From today, Eskom’s approved 9.4% increase in the electricity price comes into effect, and electricity users can expect to see an invoice with a higher amount owing to the utility company at the end of the month.
At the beginning of March, the National Energy Regulator of South Africa (Nersa) granted Eskom the right to increase the price of electricity by the aforementioned amount for the 2016/17 period – which was almost half of what the utility company originally wanted. Eskom applied to have a tariff hike so that it could recover R22.8 billion.
But what does it mean for the average home electricity user? We’ll give you a clue – it doesn’t mean you’ll be paying 9.4% more for your electricity. For tariffs are strange and complicated things, and the maths isn’t that simple.
Here’s how it all gets worked out and what it’s likely to mean for you.
There are two different pricing structures: non-local authority, and local authority. That simply determines if your home gets its power directly from Eskom, or a secondary party such as City Power.
If you get your electricity directly from Eskom, you will pay R1.24 per kilowatt hour (kWh) if you use no more than 600 kilowatt hours, per month.
Then there’s the Network Capacity Charge, a standing charge applied to your account daily. This varies depending on the amount of electricity you use. If you use under 600 kWh a month, you fall into Block 1.
More, and you fall into Block 2, which are users that make use of more than 600 kilowatt hours, you are looking at paying R1.96 (for those on Homepower 1). For comparison to the pricing structure from the 2015/16 period (below), you will notice that the price on the Homepower scheme has been increased by 10.7 cents for users under 600 kilowatt hours.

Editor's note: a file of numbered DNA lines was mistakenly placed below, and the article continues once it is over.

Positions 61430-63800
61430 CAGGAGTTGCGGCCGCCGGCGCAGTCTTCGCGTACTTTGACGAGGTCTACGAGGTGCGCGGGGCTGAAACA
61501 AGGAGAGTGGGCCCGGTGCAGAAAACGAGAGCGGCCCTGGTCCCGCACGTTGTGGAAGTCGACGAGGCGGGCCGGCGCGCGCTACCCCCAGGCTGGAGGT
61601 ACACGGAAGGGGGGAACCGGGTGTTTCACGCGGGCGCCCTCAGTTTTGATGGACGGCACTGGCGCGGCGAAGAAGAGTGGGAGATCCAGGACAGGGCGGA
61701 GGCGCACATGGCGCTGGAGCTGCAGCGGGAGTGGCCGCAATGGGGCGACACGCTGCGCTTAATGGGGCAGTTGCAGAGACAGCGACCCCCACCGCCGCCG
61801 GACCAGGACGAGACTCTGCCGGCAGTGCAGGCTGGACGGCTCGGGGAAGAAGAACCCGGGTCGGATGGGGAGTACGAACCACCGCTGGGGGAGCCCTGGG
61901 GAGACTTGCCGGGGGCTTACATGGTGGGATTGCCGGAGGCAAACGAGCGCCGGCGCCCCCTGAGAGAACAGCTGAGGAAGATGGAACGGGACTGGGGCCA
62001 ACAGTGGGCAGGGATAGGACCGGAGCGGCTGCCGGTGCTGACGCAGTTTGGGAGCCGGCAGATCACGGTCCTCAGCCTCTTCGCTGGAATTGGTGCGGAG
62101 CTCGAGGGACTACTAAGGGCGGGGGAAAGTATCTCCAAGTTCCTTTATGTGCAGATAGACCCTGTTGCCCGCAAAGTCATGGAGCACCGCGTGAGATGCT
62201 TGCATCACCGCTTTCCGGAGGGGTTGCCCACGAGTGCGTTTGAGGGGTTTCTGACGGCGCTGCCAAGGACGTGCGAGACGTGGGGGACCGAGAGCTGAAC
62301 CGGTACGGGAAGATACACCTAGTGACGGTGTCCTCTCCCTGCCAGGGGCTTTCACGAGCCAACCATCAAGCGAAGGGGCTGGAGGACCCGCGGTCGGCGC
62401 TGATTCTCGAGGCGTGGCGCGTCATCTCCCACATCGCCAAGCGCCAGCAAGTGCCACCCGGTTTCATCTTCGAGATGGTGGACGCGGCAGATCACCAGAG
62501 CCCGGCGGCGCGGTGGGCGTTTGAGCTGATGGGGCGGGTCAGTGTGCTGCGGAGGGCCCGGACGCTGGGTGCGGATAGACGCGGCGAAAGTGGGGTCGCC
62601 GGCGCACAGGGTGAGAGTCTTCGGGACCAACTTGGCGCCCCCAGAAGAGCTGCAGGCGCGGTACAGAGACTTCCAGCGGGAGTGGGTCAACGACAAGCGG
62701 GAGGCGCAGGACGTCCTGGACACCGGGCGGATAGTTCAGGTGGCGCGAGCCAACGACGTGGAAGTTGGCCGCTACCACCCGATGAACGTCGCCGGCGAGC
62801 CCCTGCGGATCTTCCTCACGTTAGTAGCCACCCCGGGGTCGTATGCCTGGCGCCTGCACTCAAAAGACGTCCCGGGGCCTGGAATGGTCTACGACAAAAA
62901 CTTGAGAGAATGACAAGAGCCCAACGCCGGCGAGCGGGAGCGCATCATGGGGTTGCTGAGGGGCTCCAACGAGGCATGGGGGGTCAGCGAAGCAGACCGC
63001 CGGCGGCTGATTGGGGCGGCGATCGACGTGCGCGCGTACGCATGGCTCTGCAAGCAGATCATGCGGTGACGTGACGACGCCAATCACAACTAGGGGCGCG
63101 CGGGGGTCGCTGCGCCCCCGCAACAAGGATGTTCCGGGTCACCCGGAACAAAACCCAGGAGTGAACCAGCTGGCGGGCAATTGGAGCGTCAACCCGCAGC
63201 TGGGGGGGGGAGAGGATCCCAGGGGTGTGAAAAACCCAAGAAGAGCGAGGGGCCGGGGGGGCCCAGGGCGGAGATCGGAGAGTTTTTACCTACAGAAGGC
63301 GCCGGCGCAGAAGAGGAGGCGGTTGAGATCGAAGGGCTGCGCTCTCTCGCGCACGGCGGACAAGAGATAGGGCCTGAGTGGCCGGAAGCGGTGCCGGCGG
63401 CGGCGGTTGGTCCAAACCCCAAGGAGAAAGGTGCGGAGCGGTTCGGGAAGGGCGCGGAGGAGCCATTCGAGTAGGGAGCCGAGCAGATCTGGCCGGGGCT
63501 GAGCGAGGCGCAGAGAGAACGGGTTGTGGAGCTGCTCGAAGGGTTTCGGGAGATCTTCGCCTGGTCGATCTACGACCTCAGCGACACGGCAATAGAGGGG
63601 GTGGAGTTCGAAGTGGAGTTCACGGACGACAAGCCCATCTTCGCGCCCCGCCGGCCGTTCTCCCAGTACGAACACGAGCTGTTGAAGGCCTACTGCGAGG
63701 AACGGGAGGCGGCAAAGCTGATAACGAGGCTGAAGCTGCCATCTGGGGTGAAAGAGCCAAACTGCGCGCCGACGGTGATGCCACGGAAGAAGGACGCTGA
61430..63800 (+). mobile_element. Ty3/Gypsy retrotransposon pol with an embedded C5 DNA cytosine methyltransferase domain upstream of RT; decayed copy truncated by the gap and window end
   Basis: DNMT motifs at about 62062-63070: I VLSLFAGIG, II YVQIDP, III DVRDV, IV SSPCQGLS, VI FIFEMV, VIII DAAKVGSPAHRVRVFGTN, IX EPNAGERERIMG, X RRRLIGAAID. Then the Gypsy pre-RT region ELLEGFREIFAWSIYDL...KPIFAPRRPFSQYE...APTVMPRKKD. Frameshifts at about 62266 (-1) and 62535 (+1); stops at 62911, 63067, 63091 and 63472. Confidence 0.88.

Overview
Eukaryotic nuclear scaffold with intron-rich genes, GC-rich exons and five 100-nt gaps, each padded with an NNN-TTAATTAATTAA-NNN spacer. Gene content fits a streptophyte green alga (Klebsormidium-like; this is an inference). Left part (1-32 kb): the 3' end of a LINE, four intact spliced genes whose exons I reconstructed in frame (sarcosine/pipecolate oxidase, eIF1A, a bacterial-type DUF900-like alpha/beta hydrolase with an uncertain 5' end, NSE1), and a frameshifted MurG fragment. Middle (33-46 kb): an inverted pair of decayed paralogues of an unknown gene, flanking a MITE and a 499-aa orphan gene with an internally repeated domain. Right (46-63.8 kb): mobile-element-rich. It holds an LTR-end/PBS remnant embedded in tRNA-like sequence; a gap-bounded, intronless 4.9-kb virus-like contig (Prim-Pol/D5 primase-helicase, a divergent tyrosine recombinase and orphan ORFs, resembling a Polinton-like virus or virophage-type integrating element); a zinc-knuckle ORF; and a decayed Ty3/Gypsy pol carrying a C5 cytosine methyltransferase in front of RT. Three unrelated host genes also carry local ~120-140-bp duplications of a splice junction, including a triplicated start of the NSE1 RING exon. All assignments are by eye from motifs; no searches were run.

If you fall into Homepower 1, your Network Capacity Charge has been increased by 46 cents per day.
To give it a bit more context on how the new pricing will affect you, a kilowatt hour is the use of one kilowatt of electricity in an hour. Cents per kilowatt hour, is the amount that you pay if you use a kilowatt in an hour.
So, let say a 100 watt lightbulb is left on for 10 hours, that would be one kilowatt per hour, equal to R1.24. For a 24-hour period, it would roughly work out to R3.10.
Now, if the bulb is left on for an entire month (which is 720 hours on a 30-day cycle), and using the R1.24 per kilowatt hour from above, the cost of that lightbulb is calculated by using the formula “wattage x hours used ÷ 1000 x price per kWh = cost of electricity”. So, in this case, the lightbulb running continuously for 720 hours will cost you R89.28 (incl VAT).
Under the previous payment structure, that running cost of the same lightbulb would have cost you R82 (an 8.8% increase, not 9.4%).
But again, it’s not that easy.
According to Eskom, the average household in South Africa uses between 500 and 750 kWh per month. Let’s assume that an average household uses 600 kWh per month, then: under the Homepower 1 tariff that equates to monthly bill of R747.54 for electricity, plus R160 for the daily charge. That brings the total to R907.54
Last year, the same usage would have cost R678 + R146.40 = R824.40. So with the increase, the average household will pay R83.14 more per month.
So in effect, our “average” householder is paying closer to 10% more year-on-year, not 9.4% at all.
Spread that across 12 months, you’d be paying almost R1 000 more just to keep the lights on.
For a guide as how much each of the major appliances use, the City of Cape Town created this handy graphic:
Eskom also has a rather nifty breakdown in an extensive .pdf on exactly how much most of the appliances use. That document can be found on its website.
[Image – CC by 2.0/radioedit]